5) Later the authors describe their protocol of carrying out molecular dynamics. Although the results presented are interesting, I strongly believe that using the resources of a computational center, it is possible to achieve more than 10 ns of simulation time. Usually to assess ligand stability and observe modification of the binding site at least 100 ns of simulation time is necessary. The authors also fail to mention whether their simulations where carried out in NVT or NPT conditions. Also the authors don't mention whether the protein was embedded in a membrane, and if yes what was the membrane composition. Seeing as GPCRs are transmembrane receptors, simulations carried out only in water, can't provide accurate results. Also seeing as water has been shown to play an important part in GPCR-ligand binding and activation processes, I believe it would be very beneficial for the authors to repeat the simulations with all-atom water. Input files for such a simulation are easily obtainable using the Charmm-Gui Server.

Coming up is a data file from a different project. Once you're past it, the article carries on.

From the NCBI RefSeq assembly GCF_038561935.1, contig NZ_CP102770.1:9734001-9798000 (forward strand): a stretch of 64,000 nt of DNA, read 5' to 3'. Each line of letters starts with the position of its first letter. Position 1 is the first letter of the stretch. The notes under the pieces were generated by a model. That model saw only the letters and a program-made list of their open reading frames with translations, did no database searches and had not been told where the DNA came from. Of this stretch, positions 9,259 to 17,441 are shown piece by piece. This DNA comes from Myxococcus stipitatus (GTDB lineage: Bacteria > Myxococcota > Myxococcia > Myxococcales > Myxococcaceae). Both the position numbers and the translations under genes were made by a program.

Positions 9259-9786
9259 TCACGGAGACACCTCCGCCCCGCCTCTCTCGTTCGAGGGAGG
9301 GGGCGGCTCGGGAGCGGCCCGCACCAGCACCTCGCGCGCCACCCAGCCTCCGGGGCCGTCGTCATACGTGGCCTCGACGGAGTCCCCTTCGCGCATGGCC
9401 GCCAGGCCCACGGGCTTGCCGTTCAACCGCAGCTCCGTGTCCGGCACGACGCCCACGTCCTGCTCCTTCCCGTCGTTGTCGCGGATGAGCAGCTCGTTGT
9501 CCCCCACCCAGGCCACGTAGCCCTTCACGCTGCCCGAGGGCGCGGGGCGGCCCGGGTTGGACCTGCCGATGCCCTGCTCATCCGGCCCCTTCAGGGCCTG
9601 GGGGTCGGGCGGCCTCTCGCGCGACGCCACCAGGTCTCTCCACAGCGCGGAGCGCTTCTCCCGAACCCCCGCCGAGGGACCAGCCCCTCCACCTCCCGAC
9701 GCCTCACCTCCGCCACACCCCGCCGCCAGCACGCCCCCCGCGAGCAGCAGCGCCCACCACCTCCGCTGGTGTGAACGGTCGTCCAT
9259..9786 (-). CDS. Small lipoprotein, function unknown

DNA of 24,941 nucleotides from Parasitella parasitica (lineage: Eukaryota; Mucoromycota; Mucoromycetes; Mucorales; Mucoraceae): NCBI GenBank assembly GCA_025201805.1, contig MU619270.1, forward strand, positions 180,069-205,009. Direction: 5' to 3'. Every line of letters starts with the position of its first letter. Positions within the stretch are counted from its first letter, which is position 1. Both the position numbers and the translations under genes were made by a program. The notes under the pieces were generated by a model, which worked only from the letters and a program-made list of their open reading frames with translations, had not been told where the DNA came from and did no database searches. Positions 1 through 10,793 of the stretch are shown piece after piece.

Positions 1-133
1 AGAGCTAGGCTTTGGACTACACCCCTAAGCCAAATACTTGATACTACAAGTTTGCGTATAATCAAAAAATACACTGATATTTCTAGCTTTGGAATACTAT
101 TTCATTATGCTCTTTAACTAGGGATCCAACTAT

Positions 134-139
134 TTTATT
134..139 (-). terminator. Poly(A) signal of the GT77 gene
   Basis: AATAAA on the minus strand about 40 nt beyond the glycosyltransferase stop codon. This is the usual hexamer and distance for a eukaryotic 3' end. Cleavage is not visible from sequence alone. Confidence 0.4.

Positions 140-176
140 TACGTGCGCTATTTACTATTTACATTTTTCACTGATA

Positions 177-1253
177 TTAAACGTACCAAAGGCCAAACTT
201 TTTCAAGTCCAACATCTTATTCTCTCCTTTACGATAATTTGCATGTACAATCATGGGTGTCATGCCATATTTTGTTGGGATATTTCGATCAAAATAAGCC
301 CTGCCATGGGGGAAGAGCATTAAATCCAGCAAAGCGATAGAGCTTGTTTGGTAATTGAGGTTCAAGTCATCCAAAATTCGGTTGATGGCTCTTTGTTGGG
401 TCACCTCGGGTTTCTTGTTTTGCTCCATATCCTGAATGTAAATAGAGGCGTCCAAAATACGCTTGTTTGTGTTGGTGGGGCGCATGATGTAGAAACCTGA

6) The authors using docking results try to assess the preferred ligand for the newly found protein. It would be beneficial for the paper if they also tried to provide an interpretation why they observe such a difference (e.g. relate it to differences in binding sites).

Validity of the findings

7) Simulation data are not robust. See point (5) above

Comments for the author

In this paper Ahrendt et al describe their attempts at studying a novel potential photosensitive GPCR identified in Fungi. Such a study is very interesting, as we still know very little of GPCRs not expressed in humans. The manuscript is well written, offers a very good and detailed description of the methods used. Unfortunately, the article has several shortcomings that should be corrected before publishing.